Following my graduation this summer, I couldn’t help but feel like I had been ‘led up the garden path’, so to speak. During my studies I was always told hard work gets rewarded. So after all those waking hours spent in the library (not to mention the other thirteen years of education) I couldn’t help but feel a bit peeved that so many job applications were met with rejection letters or, more infuriatingly, with no response at all.
Put simply, having a degree is no longer enough. Employers expect not only academic achievement, but a dazzling CV full of impressive extra-curricular activities, as well as work experience. Of course, I understand that companies want to hire somebody that is a ‘safe bet’; somebody who already knows what they are doing. However, many of us are intelligent, enthusiastic individuals bursting with ideas. Why, then, do employers not make the most of what bright young graduates have to offer? It would appear they simply have no faith in young people.
Yet it is not only graduates who are struggling with unemployment. In June-August last year, nearly a quarter of the UK’s youth were unemployed. Clearly, there is something not quite right with our system; either young people are not being prepared enough for work or employers need to be encouraged to take on graduates and school leavers. One solution is to focus on building practical, employability skills and gaining work experience during our schooling years.
Personally I found my university to be substantially job-focused. The university ran workshops on topics such as interview skills and CV formatting, as well as more course-specific advice. The issue here then, may be that employers need more faith in the ability of graduates, or an incentive to take them on. The company I undertook my internship with in the final year of my degree worked closely with the university to ensure that both, I and they got the most out of the experience. It is these initiatives which need to be more widely recognised and promoted – not just with internships, but also graduate schemes and training programmes.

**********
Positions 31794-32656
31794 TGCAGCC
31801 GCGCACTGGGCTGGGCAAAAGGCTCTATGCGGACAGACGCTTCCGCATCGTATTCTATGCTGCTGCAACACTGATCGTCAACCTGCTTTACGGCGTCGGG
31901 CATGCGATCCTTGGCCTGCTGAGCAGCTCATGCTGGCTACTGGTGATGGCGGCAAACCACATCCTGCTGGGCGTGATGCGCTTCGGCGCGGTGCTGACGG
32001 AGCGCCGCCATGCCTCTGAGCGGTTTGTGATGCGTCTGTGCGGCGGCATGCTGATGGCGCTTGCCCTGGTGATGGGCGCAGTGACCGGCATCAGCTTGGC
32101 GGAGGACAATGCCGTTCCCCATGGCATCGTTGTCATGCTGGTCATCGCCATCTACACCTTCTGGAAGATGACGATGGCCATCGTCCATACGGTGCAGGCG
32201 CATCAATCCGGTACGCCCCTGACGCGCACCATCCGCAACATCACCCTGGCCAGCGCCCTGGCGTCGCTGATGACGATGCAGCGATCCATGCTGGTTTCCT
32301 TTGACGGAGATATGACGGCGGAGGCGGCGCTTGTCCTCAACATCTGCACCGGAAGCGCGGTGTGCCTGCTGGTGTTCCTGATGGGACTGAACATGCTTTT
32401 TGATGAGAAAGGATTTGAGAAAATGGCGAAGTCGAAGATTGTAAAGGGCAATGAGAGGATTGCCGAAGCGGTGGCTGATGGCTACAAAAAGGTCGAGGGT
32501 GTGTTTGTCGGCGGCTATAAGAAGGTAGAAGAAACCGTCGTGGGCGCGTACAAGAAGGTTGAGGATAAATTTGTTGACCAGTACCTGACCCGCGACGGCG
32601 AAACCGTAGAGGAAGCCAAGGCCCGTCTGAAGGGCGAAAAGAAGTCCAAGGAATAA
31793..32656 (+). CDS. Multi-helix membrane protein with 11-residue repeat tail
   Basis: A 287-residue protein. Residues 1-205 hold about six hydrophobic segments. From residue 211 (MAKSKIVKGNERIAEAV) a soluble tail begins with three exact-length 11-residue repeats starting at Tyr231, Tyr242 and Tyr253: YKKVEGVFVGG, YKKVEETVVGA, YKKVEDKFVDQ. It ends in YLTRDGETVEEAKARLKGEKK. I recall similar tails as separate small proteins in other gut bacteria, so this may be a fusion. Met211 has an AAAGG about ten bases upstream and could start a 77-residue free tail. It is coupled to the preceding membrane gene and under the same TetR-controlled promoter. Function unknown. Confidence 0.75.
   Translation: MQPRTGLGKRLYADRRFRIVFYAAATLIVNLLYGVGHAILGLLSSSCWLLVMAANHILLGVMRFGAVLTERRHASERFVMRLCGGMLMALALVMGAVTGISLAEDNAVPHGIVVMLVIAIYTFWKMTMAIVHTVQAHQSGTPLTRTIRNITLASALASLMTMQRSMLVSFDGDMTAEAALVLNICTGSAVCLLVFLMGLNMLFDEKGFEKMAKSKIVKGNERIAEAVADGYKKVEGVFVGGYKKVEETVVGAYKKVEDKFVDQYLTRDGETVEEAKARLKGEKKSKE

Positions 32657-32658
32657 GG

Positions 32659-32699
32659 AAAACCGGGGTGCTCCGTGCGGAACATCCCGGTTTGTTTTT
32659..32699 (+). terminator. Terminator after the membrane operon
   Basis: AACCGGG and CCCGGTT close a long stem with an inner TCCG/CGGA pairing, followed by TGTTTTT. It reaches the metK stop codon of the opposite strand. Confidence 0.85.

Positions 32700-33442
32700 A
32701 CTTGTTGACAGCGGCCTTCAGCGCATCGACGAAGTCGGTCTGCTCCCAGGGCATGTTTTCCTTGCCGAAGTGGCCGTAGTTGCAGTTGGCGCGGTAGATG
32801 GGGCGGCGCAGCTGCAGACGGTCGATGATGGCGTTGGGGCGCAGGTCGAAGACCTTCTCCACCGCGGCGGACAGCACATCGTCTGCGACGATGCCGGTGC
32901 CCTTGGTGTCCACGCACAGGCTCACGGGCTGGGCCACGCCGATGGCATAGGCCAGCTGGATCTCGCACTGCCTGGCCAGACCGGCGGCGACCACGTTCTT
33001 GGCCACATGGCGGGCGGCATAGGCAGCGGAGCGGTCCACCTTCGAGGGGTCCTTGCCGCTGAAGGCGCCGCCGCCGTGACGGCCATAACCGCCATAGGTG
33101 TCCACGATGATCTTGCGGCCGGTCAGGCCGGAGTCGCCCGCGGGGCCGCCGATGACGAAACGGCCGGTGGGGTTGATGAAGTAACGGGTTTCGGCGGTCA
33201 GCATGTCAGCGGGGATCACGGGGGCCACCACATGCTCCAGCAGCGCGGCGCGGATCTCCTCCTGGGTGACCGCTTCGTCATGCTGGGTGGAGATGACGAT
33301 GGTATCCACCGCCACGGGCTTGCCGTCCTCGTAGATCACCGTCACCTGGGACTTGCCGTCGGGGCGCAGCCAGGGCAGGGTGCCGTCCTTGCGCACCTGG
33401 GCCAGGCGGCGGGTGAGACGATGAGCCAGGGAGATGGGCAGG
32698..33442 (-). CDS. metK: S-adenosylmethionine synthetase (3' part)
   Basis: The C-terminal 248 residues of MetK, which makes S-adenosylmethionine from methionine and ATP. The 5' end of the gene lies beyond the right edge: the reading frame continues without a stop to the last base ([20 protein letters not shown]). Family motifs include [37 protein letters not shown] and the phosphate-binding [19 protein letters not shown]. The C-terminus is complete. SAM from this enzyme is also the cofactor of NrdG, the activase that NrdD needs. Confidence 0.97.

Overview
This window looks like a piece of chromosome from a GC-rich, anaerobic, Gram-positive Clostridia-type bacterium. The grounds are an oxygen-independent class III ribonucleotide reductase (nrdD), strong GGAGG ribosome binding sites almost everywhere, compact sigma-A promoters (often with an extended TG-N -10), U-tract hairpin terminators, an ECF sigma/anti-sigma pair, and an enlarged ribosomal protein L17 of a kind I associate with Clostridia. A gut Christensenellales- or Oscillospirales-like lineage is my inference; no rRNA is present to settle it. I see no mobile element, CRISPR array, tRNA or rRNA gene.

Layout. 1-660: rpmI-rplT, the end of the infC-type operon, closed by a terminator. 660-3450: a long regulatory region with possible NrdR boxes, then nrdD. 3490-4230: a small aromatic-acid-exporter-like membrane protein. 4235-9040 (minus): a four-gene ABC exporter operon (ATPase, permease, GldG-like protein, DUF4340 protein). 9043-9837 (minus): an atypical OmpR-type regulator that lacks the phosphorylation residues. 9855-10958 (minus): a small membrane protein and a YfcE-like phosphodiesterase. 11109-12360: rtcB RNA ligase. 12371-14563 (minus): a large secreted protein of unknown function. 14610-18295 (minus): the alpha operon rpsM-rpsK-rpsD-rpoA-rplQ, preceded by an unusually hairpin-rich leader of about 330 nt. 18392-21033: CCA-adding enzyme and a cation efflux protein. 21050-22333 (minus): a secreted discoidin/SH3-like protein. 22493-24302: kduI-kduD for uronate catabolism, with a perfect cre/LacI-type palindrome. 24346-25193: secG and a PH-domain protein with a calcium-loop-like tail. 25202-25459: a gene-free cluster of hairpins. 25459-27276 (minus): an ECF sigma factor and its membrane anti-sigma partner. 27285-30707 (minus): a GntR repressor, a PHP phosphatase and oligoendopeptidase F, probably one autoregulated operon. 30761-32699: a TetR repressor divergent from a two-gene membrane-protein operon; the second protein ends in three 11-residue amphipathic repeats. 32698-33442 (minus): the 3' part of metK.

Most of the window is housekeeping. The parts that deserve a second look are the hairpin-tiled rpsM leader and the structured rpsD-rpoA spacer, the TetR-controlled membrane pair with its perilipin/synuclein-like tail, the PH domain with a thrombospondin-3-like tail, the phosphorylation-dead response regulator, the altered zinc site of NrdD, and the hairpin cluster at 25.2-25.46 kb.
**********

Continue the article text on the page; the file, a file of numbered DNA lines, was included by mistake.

Currently, I am Editor-in-Chief for the 99% Campaign, as hosted by the social policy think tank, Independent Academic Research Studies (IARS). In this role I am gaining excellent experience and contributing to a truly admirable cause of youth empowerment. Having struggled to find anything relevant to my chosen career path for six months post-university, I was in fact offered more than I had initially applied for when I got in contact with IARS. By showing a genuine interest in the campaign and being persistent I was offered the position of Intern.
Perseverance then, is necessary for success. Unfortunately, it would seem that far too many employers are reluctant to give you a chance. It is these attitudes which make the threat of a ‘lost generation’ an unavoidable reality.
Youth Employment UK Says: Sadly this is the experience of many young people, but at Youth Employment UK we know there are equally large numbers of employers desperate to give young talent a chance. That is why the Youth Friendly badge is critical to this problem, by awarding businesses who support young people with the badge we can help young people to find those great employers much easier. It will also encourage employers who are not yet supporting our youth to do so. And you know what, it’s free!